What a WHITE OUT looks like; a Letter to the Senator vs. Detroit City Council’s veto of the Belle Isle State Park Proposal the results of that action

Belle Isle Nature Center Interior. Detroit, MI.

Belle Isle Nature Center Interior. Detroit, MI. (Photo credit: Wikipedia)

Sorry for the lengthy title.  Lots of notables over the last 36 hours.  Yesterday I emailed Senator Levin a general letter encouraging state and national support of Detroit’s revitalization efforts, which can be read at the bottom of this post.  Let me know your thoughts on it, OK?

Also, it’s the day after a couple of disturbing headlines from around Detroit.

On the Friday morning of February 1st, Detroit’s commute from Downriver produced a 30 car pile up on I-75, caused by a characteristically Michigan weather condition called a “white out.”    Incidentally, white outs also are characteristic of eastern seaboard Connecticut in winter.  Both areas are located practically on the same longitude and are adjacent to a large body of water.  The natural catastrophe yesterday resulted in 3 fatalities and 20 injured.


For those readers residing south of the Mason-Dixon line and unsure what exactly a ‘white out’ is, it is likened to a FLASH FROZEN FOG whereby in fewer than three seconds drivers cannot see one foot in front of their windshield, and the road usually turns to black ice.   Result?  instant spin-out at whatever speed you are traveling, catapulted into other automobiles driven by folks who cannot see you and whom you cannot see.  This experience can be likened to bumper cars at 40 mph in 1700 lb. vehicles with a blindfold on.  If you have experienced a white out resulting in a crash, it is traumatic enough to keep one from behind a steering wheel for more than six months, easy.


There also was a fatality in Detroit yesterday: Detroit City Council vetoes a state proposal to lease the Belle Isle park in Detroit which will convert the local city park into a state park, funded and maintained by the state for 30 years.  The cut off date for approval was Thursday January, 31 because Michigan’s Department of Natural Resources had until that day to allocate funds for the 2013 budget.  A deadline is a deadline.


I’m all in favor of autonomous government of a city (or any local municipality) as long as the citizens of the city are served.  In this case city council members like the power for its own sake, would rather default by missing a deadline than actually dealing with a legitimate decision-making process, cannot seem to comprehend economies of scale, project racism and classicism wherever they look, would rather ‘cut their own nose to spite their face’, and foster the credo of ‘if I can’t have two eggs I won’t have any!’   This is entirely self-defeating on a corporate level at best, and the polar opposite of common sense.  Anyone who hopes to see a general lifestyle  improvement in Detroit for the sole purpose of providing this opportunity to each one of its citizens is basically SOL.  And they say ya’ just can’t fix stupid.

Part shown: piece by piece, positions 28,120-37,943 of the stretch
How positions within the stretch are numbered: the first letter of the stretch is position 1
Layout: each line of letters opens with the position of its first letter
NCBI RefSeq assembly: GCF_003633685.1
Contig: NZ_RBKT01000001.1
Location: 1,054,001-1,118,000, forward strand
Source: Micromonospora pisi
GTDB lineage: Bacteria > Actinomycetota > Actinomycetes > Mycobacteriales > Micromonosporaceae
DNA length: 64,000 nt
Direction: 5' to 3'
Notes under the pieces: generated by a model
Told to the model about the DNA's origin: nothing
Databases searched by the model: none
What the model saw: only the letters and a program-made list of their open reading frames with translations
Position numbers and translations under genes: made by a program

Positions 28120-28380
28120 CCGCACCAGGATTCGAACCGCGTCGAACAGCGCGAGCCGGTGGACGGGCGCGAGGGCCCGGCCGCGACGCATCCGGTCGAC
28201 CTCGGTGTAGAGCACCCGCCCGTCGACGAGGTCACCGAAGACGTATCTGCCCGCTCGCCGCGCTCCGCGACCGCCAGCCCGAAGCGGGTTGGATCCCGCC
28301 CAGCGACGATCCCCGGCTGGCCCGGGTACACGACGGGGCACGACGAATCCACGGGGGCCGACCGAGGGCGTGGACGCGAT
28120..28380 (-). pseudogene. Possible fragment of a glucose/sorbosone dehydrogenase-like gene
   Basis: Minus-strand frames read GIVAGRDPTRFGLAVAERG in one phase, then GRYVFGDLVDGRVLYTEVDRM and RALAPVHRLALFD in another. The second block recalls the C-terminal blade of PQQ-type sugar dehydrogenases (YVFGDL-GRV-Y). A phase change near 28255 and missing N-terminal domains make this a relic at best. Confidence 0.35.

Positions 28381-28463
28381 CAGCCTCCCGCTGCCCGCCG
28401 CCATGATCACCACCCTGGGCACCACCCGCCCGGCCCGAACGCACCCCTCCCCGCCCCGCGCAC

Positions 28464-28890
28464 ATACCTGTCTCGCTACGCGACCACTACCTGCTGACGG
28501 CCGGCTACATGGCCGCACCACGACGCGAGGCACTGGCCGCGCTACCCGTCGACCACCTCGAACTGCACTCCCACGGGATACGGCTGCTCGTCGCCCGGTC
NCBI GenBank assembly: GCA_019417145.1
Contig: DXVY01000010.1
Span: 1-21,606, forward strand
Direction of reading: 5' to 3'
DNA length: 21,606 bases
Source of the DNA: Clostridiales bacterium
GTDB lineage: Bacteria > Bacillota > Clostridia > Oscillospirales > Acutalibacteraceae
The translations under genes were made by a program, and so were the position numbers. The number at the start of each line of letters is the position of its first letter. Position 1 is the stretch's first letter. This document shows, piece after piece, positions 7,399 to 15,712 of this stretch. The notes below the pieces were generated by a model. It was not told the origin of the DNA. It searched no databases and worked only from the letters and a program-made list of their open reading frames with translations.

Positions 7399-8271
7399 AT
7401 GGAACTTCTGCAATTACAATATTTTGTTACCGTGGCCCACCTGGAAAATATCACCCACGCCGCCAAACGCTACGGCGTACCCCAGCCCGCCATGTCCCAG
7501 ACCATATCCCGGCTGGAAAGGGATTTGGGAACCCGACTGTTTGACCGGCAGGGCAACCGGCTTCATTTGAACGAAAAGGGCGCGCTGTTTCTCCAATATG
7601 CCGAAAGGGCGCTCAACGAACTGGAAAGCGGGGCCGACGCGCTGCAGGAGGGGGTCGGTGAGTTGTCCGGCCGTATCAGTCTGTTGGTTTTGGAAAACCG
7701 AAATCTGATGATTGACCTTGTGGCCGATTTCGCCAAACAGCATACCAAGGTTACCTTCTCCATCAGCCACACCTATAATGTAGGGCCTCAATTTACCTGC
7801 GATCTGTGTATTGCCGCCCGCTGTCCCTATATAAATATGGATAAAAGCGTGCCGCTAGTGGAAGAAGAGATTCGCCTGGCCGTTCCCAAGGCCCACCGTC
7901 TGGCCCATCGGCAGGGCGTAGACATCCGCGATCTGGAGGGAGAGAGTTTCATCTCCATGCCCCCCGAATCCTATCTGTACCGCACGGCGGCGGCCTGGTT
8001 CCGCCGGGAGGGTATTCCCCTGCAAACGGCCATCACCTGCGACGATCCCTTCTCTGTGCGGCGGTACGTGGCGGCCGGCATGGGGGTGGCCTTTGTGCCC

The whole thing creeps me out:  Especially so in light of the letter I wrote Senator Levin just yesterday.  What a difference a day makes!!!  Today I believe my last sentence in paragraph five is wrong.  Nothing wrong with Mayor Bing, Gov. Snyder, the Senator…its the Detroit City Council and mislead constituency that haven’t a clue.  Well, for what it’s worth, here it is:

Senator Levin,

It was good to read in this morning’s newsletter that you are working closely with Sen. John McCain on relevant action to break gridlock in the legislative body through which you both serve. Senator McCain is genuine in his service to his constituents in Arizona and desires only the best for America. 

Stick with the winners, especially if you want to set a better example and correct those who hinder. Majority Leader Reid has not impressed me in the least, and clearly, what has been happening at the Senate in recent past is unacceptable.

In a current article in GovTech, an innovative IT pilot program Mayor Rahm Emmanuel is implementing in his city’s public schools would be something to consider for Detroit. Here is the link:


As a Downriver Detroit resident I believe any adjustment bringing good to Detroit to ensure that it flourishes, will ultimately will make Wayne county stronger. This in turn will elevate the state of Michigan as a whole. Similarly, what strengthens Michigan, that is, boosts its morale, attracts industry and academic excellence, etc. will indeed set the tone and restore the vision of a healthy, powerful and sustainable America. Managing the weak part improves the aggregate.

For many decades the name “Detroit” has shamefully been synonymous with “blight”, “a pity”, “failure” and a “racial war zone.”  Since the 1968 riots, to be exact. What is up with that?  Forty-six years is long enough.  It is time now to change Detroit’s PR, its overall image before the nation. Its people are willing but leaders must lead.  Example, Giuliani.

Detroit is not just a city. It is THE metaphor for industrial manufacturing in America. Automotive, engineering, mechanical design, robotics, medical research & technology, higher education, tourism & wildlife, fresh water retrieval, fishing, logging, national security, border protection, all stand to serve as examples of world-class ingenuity.  These and more make up the very backbone of middle class stability and society.  If we re-frame our thinking, it will happen.